I give these prospects my business card and tell them I have videos that teach them how to drive in San Francisco and how to sign up and get started.  If the passengers know you are a hard worker, they are more likely to give you a tip.

Watch: Visit The Rideshare Guy YouTube channel here

Do You Like Driving?

This always seems like a silly question, but one I get fairly often.  Lately my response has been “Well, I certainly hope so.”  I explain to the passenger how I enjoy meeting so many people each day.  I share my joy at exploring the city of San Francisco and learning more about the neighborhoods, restaurants, vistas and unique events.

I share my enthusiasm for travel and the flexibility rideshare driving affords me.  Being positive and upbeat sets a good tone for a great tip.

You Must Have Some Stories… What’s The Worst Drive You Have Had? 

Sometimes I am not in a story telling mood. In that case, I tell them that all the rides have been good. If I feel like sharing, I tell the story about the sleeping millennial I had to wake up upon arrival.  He did not like being woken up, and he threw several profanities my way: “Who the f___ do you think you are!”

Related: The Ultimate Driver’s Guide to Terrible Passengers

It was weird and unpleasant. But if out of 20,000 rides, this is the worst, I suppose I have been very fortunate.

What’s The Best Drive You Have Had? 

If I want to keep it short, the answer is “They are all good!”  My long answer involves an airport run with mountain climber and filmmaker Jimmy Chin.

I had seen Chin’s film, Meru, and even wrote a blog post about it.  We talked about tours in the blue mountains, life and death, men and women, his upcoming movie and some challenges of life.  It was fantastic.  Jimmy was the real deal, sincere, friendly, and open to a deep conversation.  By far, this was my best ride.  It was not my most profitable, but it was my best.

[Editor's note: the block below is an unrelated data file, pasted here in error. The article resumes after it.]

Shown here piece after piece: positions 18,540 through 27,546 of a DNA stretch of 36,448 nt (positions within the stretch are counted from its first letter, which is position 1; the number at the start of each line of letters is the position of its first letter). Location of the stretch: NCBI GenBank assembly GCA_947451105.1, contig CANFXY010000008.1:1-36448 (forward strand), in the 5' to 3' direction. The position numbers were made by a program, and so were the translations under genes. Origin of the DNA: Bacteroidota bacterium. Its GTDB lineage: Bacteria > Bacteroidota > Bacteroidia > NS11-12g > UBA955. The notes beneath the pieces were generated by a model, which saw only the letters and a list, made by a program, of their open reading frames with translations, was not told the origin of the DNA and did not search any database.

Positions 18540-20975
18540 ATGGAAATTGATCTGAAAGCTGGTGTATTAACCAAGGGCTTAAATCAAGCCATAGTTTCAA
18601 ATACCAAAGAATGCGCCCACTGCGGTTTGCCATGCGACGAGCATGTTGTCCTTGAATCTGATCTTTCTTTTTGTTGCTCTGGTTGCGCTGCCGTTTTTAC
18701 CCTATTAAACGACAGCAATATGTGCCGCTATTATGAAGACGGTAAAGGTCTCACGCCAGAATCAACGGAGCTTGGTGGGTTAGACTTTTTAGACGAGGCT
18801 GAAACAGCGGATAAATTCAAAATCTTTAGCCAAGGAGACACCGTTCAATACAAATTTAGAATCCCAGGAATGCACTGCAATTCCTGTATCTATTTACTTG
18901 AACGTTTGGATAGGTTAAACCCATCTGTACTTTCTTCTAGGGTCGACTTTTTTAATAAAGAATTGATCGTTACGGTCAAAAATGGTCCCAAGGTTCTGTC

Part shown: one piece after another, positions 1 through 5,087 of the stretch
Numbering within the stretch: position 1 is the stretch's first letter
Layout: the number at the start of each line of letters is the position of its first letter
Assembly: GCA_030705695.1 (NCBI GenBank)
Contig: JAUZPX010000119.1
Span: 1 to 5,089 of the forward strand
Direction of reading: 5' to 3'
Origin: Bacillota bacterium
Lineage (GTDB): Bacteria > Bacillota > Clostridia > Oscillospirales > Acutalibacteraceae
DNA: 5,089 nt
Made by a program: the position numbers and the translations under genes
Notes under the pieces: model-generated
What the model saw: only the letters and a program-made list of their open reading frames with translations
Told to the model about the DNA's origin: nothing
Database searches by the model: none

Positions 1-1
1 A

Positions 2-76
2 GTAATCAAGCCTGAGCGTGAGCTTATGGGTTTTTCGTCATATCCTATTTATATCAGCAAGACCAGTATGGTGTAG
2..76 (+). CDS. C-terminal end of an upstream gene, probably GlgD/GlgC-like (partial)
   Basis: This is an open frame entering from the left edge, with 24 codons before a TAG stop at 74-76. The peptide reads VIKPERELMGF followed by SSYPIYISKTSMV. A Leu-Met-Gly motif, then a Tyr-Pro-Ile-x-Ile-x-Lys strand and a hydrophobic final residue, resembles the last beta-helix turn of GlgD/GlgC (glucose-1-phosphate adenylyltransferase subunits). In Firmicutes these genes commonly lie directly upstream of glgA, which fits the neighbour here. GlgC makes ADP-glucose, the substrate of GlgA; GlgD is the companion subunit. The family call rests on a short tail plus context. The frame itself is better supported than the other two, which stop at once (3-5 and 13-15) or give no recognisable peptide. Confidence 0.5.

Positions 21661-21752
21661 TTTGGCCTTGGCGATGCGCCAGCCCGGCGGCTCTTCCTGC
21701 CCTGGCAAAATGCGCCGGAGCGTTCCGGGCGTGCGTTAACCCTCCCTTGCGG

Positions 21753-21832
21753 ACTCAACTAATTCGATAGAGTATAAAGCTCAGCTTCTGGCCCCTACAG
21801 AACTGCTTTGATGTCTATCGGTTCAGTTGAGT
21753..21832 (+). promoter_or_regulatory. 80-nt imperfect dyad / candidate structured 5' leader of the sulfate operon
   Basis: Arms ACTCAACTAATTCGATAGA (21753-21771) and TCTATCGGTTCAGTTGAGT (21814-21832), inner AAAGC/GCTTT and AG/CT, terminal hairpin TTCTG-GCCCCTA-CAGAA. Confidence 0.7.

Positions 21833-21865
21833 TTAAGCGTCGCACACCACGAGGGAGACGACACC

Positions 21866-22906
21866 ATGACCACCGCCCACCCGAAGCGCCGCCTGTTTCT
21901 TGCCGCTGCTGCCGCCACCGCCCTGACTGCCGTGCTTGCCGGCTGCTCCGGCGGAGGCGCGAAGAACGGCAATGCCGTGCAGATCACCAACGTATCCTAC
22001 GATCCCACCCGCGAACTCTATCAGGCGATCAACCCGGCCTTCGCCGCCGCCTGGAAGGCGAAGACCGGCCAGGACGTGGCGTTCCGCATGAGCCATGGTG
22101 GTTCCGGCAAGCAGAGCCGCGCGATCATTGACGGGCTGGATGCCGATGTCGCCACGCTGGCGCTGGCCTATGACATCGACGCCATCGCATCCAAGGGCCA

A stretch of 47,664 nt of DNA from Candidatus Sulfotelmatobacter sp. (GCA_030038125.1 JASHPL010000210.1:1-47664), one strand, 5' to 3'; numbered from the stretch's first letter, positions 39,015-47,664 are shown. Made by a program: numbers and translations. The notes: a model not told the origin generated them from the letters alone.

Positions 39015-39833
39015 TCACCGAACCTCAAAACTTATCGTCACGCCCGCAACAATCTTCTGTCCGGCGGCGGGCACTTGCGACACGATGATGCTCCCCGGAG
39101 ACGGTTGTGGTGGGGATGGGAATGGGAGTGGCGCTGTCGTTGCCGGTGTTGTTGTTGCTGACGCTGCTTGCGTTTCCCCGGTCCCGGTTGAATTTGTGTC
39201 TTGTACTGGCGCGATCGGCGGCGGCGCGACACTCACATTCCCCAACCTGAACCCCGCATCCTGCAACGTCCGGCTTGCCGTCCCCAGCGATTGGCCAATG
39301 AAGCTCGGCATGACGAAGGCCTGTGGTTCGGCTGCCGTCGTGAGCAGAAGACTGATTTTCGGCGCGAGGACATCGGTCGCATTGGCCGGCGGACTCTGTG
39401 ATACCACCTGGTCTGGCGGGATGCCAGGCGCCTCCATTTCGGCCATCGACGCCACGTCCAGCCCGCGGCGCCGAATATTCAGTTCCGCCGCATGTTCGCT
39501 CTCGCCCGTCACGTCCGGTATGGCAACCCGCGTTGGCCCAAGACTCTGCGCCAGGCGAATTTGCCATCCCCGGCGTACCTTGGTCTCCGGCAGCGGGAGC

What’s The Longest Ride You Have Had? 

Some passengers are curious by nature.  I tell them about my three and a half hour ride from San Francisco to Salinas during Friday afternoon traffic.  My passenger slept most of the way.  I made $140 on that ride.

I have had many trips up to the wine country, which is about two hours away. But the most expensive ride was a one-hour ride from San Francisco to Foster City (one hour south) at a 5.5X surge.  I made $170, which is definitely the best per hour earnings of my career.

Anyone Ever Puke In Your Car?

Morbid curiosity leads to this question.  I am happy to tell my passengers that I don’t drive at night.  When I started driving, I tried the night driving and came close to having passengers vomit in my car, but it never happened.

image of Puke bags!
Puke bags!

I then show the passengers my barf bags and let them know I am ready should they feel sick.  This makes most passengers laugh.  A happy passenger is a tipping passenger.

How Should You Handle Common Pax Questions?

Passengers ask many questions.  Weekend passengers and tourists tend to ask more questions.  Commuting passengers rarely ask questions.

When you get asked a question, use your responses as a time to earn a high rating and a good tip:

  • Keep it positive
  • Share funny and interesting stories and answers

It is all part of the show we put on for our passengers.  Enjoy the process and earn bigger tips along the way. Are there any questions that you get asked I missed?  Please share below in the comments.  Be safe out there.

Drivers, what questions are you most frequently asked?

-Jay @ RSG